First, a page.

Michael Mauboussin, the Director of Research for BlueMountain Capital Management, is well known for writing detailed memos on competitive analysis of companies and investment processes.
He used to be the MD and Head of Global Financial Strategies at Credit Suisse and while there, also wrote many detailed articles on portfolio positioning and investment decision-making.
In an article written in August 2016, Mauboussin reflects on the top ten attributes possessed by great investors.
By learning from Mauboussin, you can be on your way to becoming a much better investor.
Here are the first two attributes – I shall be covering the rest in subsequent articles.
1. Be numerate
To be a successful investor, one has to be numerate.
Being numerate means being comfortable with numbers, using them for calculations and analysis.
Fortunately, you do not need to understand complicated math formulae or work with arcane mathematical concepts.
Investing involves just a basic understanding of numbers as they relate to ratios, percentages and probabilities.
Truth be told, most people with basic high school education in maths would be able to tackle such computations.
You need to have a feel for numbers and be able to tease out numerical information such as year on year changes in revenues and profits, profit margins and other metrics that demonstrate the financial strength of a company.
Numeracy is important because accounting is the language of business.
Armed with basic numeracy skills means you can learn to slowly decode how businesses are performing.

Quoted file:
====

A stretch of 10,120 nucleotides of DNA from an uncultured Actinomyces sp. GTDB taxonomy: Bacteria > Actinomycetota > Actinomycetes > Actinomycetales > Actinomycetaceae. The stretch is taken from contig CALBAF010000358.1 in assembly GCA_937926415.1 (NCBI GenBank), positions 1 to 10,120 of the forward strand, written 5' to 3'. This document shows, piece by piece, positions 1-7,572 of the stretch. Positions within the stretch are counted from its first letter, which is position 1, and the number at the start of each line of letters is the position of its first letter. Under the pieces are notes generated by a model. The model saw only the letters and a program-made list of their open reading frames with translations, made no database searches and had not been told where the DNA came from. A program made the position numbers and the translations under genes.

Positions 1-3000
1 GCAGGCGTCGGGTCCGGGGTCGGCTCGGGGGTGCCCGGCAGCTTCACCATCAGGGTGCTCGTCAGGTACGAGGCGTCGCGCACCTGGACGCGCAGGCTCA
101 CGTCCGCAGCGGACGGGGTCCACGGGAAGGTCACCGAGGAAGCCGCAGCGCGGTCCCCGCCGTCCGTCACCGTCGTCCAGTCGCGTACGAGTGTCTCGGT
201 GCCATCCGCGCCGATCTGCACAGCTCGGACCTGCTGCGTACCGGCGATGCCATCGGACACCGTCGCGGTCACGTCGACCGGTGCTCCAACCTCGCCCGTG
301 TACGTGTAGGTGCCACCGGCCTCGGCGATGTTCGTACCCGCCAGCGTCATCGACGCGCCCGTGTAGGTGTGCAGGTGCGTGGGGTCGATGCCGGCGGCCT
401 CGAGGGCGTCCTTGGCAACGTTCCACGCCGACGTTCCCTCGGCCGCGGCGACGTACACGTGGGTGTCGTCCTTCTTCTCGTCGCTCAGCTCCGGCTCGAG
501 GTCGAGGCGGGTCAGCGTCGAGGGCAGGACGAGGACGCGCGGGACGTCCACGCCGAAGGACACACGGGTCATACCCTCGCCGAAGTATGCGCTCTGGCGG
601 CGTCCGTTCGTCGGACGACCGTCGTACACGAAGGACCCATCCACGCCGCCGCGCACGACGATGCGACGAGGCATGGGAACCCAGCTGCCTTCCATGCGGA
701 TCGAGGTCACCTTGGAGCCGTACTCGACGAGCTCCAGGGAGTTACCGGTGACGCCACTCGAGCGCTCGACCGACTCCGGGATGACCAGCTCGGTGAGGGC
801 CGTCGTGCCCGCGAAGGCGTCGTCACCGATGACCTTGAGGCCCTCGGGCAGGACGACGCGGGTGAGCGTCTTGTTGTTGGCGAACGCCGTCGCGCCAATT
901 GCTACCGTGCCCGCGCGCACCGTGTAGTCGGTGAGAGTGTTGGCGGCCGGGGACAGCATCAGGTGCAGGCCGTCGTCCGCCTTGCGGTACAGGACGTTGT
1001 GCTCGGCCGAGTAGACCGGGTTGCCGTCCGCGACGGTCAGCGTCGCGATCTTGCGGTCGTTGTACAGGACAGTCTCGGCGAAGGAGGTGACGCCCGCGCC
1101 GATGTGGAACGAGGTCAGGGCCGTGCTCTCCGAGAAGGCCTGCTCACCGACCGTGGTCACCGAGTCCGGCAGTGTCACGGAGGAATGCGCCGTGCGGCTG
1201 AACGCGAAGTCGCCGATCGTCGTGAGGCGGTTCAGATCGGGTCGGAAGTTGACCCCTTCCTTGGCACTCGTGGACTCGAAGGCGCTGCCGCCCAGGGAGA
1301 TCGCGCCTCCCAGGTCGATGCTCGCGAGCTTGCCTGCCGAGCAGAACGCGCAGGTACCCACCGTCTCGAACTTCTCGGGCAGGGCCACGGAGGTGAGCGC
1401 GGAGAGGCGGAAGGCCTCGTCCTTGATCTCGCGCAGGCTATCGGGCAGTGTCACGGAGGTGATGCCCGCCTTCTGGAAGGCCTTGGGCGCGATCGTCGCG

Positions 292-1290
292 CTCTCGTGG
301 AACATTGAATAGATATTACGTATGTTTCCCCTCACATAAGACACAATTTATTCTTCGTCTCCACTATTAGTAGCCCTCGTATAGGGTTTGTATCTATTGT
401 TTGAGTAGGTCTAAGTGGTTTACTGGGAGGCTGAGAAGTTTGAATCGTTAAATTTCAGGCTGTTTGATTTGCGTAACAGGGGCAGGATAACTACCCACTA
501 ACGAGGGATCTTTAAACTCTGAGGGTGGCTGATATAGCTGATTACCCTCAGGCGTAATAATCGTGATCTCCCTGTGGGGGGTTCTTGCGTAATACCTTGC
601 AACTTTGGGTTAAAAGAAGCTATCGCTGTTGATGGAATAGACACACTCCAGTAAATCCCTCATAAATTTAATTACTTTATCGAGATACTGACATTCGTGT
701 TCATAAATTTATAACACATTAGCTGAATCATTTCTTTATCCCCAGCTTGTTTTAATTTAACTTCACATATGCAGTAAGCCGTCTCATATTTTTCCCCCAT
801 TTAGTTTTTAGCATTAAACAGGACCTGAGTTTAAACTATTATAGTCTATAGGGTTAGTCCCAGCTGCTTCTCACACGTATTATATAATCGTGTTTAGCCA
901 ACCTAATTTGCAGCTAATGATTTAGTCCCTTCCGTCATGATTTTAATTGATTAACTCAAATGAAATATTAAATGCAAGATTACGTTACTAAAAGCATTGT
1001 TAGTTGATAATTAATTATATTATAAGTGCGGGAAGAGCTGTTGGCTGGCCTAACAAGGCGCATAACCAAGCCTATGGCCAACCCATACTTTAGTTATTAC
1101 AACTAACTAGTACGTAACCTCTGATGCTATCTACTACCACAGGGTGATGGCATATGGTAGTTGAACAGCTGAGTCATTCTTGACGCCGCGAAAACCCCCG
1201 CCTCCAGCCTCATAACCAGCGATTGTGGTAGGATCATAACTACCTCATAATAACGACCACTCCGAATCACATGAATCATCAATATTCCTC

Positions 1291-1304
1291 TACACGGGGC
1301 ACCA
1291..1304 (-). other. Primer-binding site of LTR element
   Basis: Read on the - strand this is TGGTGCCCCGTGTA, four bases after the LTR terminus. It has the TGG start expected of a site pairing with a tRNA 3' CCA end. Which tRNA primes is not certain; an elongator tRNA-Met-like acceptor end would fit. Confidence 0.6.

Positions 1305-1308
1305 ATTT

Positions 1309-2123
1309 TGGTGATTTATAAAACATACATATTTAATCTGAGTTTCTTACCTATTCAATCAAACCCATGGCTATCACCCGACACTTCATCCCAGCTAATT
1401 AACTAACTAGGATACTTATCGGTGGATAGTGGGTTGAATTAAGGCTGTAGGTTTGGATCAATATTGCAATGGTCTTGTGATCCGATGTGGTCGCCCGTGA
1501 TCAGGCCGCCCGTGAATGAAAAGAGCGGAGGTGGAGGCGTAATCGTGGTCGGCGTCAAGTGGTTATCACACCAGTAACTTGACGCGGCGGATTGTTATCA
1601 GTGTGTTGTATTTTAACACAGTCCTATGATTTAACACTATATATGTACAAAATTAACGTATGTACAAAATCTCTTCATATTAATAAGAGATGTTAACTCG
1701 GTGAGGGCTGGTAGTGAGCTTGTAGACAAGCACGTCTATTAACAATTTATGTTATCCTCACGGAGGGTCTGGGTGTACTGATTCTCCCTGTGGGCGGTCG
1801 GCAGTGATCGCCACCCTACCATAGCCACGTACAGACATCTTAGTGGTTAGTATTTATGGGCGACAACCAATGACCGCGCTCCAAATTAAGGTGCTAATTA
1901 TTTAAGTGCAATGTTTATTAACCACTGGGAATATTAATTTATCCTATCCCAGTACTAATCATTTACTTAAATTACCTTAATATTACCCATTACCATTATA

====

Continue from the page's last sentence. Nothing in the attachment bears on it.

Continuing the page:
You can then gain insights into how a business has performed in the past and also gain some sense as to how well it will do in the future.
2. Understand value
Present value, or PV, is a concept rooted in finance theory.
In essence, PV states that free cash flows, when discounted using an appropriate interest rate (known as the “discount rate”), can yield the current value of an asset.
Discounting consists of a formula that seeks to quantify the value of cash flows being received in future periods to the present.
This way of determining the value of an asset that generates cash flows applies to equities, bonds and also real estate.
The problem with the real world is that future cash flows are always uncertain.
An investor needs to determine both the timing and amount of future cash flows to compute PV.
Reading extensively and knowing how the company is doing relative to its industry as well as its competitive moat are all important aspects used in determining future free cash flows.
Stay with us as we look at more attributes of great investors in future weeks.
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Disclaimer: Royston Yang does not own any of the companies mentioned.